Who are They Kidding?

Yesterday my small, inexpensive Samsung Laser printer started flashing lights at me in random order, and if it had come with a manual I might have been able to diagnose the problem, though it seemed clear that the heating element was no longer functioning since the paper was printed perfectly but would immediately smear if you touched any of the text or stacked it with another piece.

Considering the cost of the printer, I doubted that it would be worth having it repaired, so I did an internet search looking for the best printer for a Mac, and discovered that the very cheapest printers wouldn’t work with a Mac, which really didn’t come as much of a surprise since I’d discovered that previously with other companies. Even the Samsung I was using was no longer supported for the Mac and I had to go online to find a driver for the printer in a users forum.

By doing some online research I finally narrowed my printers down to a HP and a Brothers laser printer. The HP was $50 more than the brothers but seemed to get more favorable comments from buyers than the Brothers did. My decision was made when I got to Fry’s since they didn’t carry the Brothers printer. Surprisingly, the price was exactly the same price Apple offered, free shipping included. If I’d known that I would have saved myself a 45 minute drive and ordered it from Apple.

On the other hand, if I’d read the Hewlitt Packard ad that I found in my Sunday paper before I bought the printer, I would have bought anything but a HP printer. The ad read:


That is so wrong that at first I thought I must have read it incorrectly. Nope that’s what it said.

First, everyone knows that if you really loved your kids you’d only buy the BEST for them, and that would be an APPLE computer, not an HP running Windows Vista Home Premium.

Second, since only a fool would fall for the line “The Urge to Buy is Good,” you have to wonder who exactly their audience is.

Finally, do we really want advertisers tell our kids that if we really love them we’d buy them everything they want?

The Tao of Motorcycle Maintenance

The main reason it’s so hard to understand Pirsigs Metaphysics of Quality is because he uses a shotgun approach in his attempts to prove that “It is Quality, not dialectic, which is the generator of everything we know.” While this method seems to fit quite well with the narrator’s gradual revealing of Phaedrus’s arguments as he gradually recalls his own past, it’s less convincing as a philosophical argument, even when the reader is sympathetic, as I certainly am, to Pirsig’s argument that quality is largely what is missing in much of modern life and offers the possibility of reconciling those who see life primarily from a technological viewpoint and those who see it from an aesthetic viewpoint.

Simply put, while I’m still convinced ZAMM is an important 20th century novel, even though technically it’s no longer a “novel” because it’s largely biographical, I’m not ready to discard my largely Platonic, archetypal, view of the world for Pirsig’s view. Nor am I convinced that they are really that different, in ways I’ll try to point out later.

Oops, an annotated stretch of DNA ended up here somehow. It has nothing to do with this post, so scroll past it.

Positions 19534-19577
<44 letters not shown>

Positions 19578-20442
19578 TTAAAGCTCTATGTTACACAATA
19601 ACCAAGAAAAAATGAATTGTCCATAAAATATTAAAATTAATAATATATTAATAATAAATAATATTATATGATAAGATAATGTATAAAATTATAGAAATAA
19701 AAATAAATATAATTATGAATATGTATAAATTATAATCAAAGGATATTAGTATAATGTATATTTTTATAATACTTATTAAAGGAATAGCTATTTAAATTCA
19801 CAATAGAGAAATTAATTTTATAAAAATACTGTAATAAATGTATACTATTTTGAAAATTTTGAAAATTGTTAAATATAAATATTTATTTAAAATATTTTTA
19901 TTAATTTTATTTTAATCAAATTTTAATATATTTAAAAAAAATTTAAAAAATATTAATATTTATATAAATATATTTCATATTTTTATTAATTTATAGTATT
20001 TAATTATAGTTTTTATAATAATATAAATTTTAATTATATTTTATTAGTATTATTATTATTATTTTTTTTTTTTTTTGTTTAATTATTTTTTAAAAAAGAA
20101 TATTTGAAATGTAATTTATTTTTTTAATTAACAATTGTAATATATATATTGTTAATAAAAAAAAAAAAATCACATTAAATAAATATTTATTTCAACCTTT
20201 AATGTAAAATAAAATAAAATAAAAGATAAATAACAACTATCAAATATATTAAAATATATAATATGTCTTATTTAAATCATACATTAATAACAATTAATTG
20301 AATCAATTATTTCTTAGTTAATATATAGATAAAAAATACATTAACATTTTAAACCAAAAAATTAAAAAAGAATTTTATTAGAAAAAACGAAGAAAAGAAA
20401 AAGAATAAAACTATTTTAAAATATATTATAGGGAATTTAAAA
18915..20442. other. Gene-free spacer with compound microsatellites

On a first reading, Pirsig offers some convincing arguments as to the importance of Quality in our lives. And I rather enjoyed one method of thinking that I hadn’t encountered before:

I was talking about the first wave of crystallization outside of rhetoric that resulted from Phaedrus’ refusal to define Quality. He had to answer the question, If you can’t define it, what makes you think it exists?

His answer was an old one belonging to a philosophic school that called itself realism. “A thing exists’ he said, “if a world without it can’t function normally. If we can show that a world without Quality functions abnormally, then we have shown that Quality exists, whether it’s defined or not.” He thereupon proceeded to subtract Quality from a description of the world as we know it. Phaedrus found this last to be extremely interesting. The purely intellectual pursuits were the least affected by the subtraction of Quality. If Quality were dropped. only rationality would remain unchanged. That was odd. Why would that be?

He didn’t know, but he did know that by subtracting Quality from a picture of the world as we know it, he’d revealed a magnitude of importance of this term he didn’t known was there. The world can function without it, but life would be so dull as to be hardly worth having In fact it wouldn’t be worth living. The term worth is a Quality term. Life would just be living without any values or purpose at all.

This seems to me to be valid way of deciding how important something is to our lives, and it seems to prove that Quality is an important component of our lives.

Of course, proving that something is an important quality in life is rather different than proving that it is the essential element in life, which is exactly what Pirsig tries to prove a little later in this argument

“In our highly complex organic state we advanced organisms respond to our environment with an invention of many marvelous analogues. We invent earth and heavens, trees, stones and oceans, gods, music, arts, language, philosophy, engineering, civilization and science. We call these analogues reality. And they are reality. We mesmerize our children in the name of truth into knowing that they are reality. We throw anyone who does not accept these analogues into an insane asylum. But that which causes us to invent the analogues is Quality. Quality is the continuing stimulus which our environment puts upon us to create the world in which we live. All of it. Every last bit of it.

which reminds me a little of Wallace Steven’s concept of Imagination, another theory I find impossible to accept as the ultimate arbitrator of what is real. Of course, I have enough of my life invested in the idea of the importance of Quality to my life, that I’d like to believe this, but wanting to believe something is rather different than actually believing in. In fact, it reminds me a lot of an Emily Dickinson poem that equates Truth and Beauty:

I DIED for beauty, but was scarce
Adjusted in the tomb,
When one who died for truth was lain
In an adjoining room.
He questioned softly why I failed?
“For beauty,” I replied.
“And I for truth,—the two are one;
We brethren are,” he said.

And so, as kinsmen met a night,
We talked between the rooms,
Until the moss had reached our lips,
And covered up our names.